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Protocols and Procedures

Once a facility has developed a basic infection surveillance program, it must establish protocols and timetables to define the frequency and extent of the control measures. For example, there must be a written protocol detailing the steps involved in cleaning an operating room each time it is used. This protocol is best structured as a checklist to facilitate documentation of the cleaning process, thus serving both as a guide for someone who may be new to the job and as a written record of the cleaning process. The infection control committee should periodically review the completed checklists to ensure that they are properly filled out

The infection control committee should also establish a comprehensive system for labeling potential infection risks. This includes isolation of infected patients, clear identification of specimens that pose an infection hazard, proper disposal of contaminated bedclothes, and so on. Such a system will reduce the chance of infecting a staff member or having a staff member unintentionally infect another patient.

The member of the medical staff have the most important role in the control of hospital infection. A physician must not admit a patient with a contagious disease without alerting the infection control personnel and arranging for proper isolation. This procedure should be part of the bylaws and medical section rules. Each violation of the procedure must be investigated. A persistent pattern of improper admissions of contagious patients should be grounds for loss of staff privilege.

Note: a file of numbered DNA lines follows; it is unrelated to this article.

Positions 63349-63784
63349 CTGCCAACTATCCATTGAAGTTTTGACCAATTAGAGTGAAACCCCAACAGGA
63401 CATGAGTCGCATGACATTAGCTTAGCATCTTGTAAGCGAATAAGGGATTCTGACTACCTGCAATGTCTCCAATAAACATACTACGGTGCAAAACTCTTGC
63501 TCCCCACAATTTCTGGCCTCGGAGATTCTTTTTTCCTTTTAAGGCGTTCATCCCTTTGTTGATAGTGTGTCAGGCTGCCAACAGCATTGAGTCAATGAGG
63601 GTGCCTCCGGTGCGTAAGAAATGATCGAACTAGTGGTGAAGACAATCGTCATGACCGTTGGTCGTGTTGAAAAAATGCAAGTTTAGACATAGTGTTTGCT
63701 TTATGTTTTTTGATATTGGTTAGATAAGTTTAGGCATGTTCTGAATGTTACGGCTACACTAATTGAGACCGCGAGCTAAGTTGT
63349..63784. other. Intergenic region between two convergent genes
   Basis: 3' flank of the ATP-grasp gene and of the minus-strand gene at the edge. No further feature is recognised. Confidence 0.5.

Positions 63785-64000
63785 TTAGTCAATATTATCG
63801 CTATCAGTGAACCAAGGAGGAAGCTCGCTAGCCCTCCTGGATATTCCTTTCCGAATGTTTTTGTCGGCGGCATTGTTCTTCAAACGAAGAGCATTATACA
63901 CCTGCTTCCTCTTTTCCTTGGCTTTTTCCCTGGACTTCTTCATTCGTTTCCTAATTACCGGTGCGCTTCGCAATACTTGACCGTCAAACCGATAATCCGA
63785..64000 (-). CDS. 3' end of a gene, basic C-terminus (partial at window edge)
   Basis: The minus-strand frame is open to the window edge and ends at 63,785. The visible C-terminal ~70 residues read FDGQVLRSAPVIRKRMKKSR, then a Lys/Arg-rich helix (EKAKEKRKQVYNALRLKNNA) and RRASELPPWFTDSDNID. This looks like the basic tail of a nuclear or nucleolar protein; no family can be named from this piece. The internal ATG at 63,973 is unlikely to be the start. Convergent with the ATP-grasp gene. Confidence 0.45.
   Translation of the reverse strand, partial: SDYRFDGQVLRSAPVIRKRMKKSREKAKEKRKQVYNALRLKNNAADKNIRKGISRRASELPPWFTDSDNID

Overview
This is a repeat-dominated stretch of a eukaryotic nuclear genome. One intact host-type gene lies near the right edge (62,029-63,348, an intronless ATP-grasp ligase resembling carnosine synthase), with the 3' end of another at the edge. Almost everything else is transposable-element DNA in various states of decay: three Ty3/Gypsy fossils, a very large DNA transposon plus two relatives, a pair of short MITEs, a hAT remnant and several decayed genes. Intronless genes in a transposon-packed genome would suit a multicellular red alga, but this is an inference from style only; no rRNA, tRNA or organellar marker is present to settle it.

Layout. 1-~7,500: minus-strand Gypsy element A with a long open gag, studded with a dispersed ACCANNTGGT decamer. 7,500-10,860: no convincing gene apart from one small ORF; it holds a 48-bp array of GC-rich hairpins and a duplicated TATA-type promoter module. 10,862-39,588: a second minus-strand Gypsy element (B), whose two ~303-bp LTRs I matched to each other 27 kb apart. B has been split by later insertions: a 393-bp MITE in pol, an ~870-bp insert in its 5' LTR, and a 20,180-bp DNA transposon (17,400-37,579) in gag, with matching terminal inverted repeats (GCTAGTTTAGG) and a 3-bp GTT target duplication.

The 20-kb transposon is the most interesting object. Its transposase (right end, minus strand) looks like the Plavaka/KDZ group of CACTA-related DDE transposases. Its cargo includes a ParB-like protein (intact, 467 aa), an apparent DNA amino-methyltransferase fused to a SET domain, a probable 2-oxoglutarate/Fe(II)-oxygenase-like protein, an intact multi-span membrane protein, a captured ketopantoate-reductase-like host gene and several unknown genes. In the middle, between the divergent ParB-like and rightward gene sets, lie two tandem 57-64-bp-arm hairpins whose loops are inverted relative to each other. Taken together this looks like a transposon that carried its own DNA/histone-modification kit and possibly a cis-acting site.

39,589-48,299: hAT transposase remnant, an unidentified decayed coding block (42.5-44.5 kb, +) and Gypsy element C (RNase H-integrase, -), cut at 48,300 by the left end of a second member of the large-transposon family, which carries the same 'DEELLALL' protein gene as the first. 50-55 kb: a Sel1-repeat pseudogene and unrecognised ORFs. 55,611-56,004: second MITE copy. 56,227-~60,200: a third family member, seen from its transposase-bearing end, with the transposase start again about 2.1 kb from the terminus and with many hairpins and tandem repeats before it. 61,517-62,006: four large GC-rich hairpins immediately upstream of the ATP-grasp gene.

Once the patient is in the hospital, the physician must exercise great care to avoid spreading the infection to other persons. This demands attention to such mundane tasks as hand-washing and the cleaning of diagnostic instructions. The nursing staff must observe the isolation protocol and must insist that the physicians do the same. There should also be a mechanism whereby a nurse or another physician can require the infection control committee to review the treatment a patient is receiving. Further, the hospital may demand that specimens be obtained for laboratory analysis before antibiotic therapy is begun (once antibiotics are given, it may be difficult to identify the infectious organism).

The major sources of data that the infection control and antibiotic review committees must interpret are the reports of culture results and the pharmacy records of antibiotic administration. Since even a small practice or hospital will generate a large number of antibiotic prescriptions and lab reports, the processing of these reports must be automated. The review committees will need to establish criteria for flagging data and trends that require committee action.

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